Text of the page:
More Surface Area - No matter how many layers you add to a PCB, there are still only two for surface mounted technologies (SMTs). This limiting factor would be removed with a full 3D design. Instead of mounting components to the surface, you could embed them anywhere inside the board. Imagine being able to embed your capacitors, resistors, and even some ICs. Some components may still need to be on an outer layer for cooling purposes. Unlike stacked PCBs, though, on a 3D printed PCB, you could potentially have 6 outer surfaces for hot SMTs.

Versatile Conductors - With the advent of 3D printer fabrication, vias and flat traces would become a thing of the past. Conductors could be printed in any shape or orientation. No more having to worry about how many separate layers you’ll need for a fine pitch ball grid array (BGA) breakout. Practically infinite layers and 3D conductors would make fanout strategies simple.

Smaller PCBs - I know you’re tired of hearing your boss say, “make it smaller.” Decreasing the size of PCBs has become increasingly difficult, while the pressure to shrink them is only growing. 3D design would allow for much more compact boards, in a wider variety of shapes.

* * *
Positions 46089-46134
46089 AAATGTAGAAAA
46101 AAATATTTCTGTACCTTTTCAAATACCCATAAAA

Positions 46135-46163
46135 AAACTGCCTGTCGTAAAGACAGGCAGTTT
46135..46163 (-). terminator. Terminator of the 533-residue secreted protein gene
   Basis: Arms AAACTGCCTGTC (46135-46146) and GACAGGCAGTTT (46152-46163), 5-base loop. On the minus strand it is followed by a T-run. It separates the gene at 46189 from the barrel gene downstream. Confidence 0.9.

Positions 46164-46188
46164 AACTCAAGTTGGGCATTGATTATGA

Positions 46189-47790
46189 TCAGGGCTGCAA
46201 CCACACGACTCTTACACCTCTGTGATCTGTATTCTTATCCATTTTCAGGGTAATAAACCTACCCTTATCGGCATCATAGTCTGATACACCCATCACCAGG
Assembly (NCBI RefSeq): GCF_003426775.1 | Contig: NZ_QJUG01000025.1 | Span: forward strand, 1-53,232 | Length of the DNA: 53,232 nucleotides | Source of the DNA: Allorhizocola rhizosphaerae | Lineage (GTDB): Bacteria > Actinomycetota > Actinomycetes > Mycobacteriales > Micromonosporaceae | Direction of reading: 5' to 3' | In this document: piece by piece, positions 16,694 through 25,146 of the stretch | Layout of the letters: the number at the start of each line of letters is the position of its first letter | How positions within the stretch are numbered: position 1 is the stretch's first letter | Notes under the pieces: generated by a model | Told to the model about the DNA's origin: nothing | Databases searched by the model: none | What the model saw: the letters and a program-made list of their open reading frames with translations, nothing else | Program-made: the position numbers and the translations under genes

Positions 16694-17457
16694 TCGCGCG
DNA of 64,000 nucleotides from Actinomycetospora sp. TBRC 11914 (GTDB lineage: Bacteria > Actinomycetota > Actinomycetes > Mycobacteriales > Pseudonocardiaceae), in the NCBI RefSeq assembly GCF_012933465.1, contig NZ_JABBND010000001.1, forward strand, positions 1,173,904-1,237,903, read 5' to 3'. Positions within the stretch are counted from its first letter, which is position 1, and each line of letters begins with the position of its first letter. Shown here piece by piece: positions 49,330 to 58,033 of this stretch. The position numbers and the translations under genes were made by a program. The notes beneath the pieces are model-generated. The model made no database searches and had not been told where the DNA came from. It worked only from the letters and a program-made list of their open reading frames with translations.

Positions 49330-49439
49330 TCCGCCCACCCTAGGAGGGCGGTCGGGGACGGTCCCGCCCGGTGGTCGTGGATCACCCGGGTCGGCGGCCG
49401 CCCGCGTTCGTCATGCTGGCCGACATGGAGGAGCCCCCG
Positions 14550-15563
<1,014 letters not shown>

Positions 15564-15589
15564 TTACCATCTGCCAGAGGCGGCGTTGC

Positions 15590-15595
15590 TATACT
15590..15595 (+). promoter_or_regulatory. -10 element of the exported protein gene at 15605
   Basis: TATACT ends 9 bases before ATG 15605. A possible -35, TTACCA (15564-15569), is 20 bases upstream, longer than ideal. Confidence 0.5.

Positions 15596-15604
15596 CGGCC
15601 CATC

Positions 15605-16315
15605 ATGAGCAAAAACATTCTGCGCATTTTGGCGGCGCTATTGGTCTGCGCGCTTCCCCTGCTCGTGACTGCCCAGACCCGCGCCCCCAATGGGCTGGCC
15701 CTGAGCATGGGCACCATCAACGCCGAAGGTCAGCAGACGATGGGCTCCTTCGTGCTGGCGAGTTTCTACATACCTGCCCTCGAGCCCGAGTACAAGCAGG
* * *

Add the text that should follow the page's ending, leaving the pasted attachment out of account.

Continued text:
Diverse Material Properties - The material advantages could be enormous as well. As long as a material could be suspended in an ink it could be printed. Certain areas of a board could have a specific substrate. Conductivity in any area of a board could easily be manipulated. Even rigid-flex requirements would bend to the power of 3D printing with any part of the board being as flexible or rigid as you want.

3D printing is on the horizon, but 3D design software is already almost here. Several companies have PCB design software that can render a 3D “prototype.” This digital simulation is the first step towards the true 3D design that 3D printing will enable. Make sure you choose software that is on the cutting edge, like Altium Designer. Altium is already pioneering state of the art 3D modeling and will certainly be ready when the time comes to make the jump to full 3D design.

Want to chat with someone about the exciting new future of PCB design? Call an expert at Altium.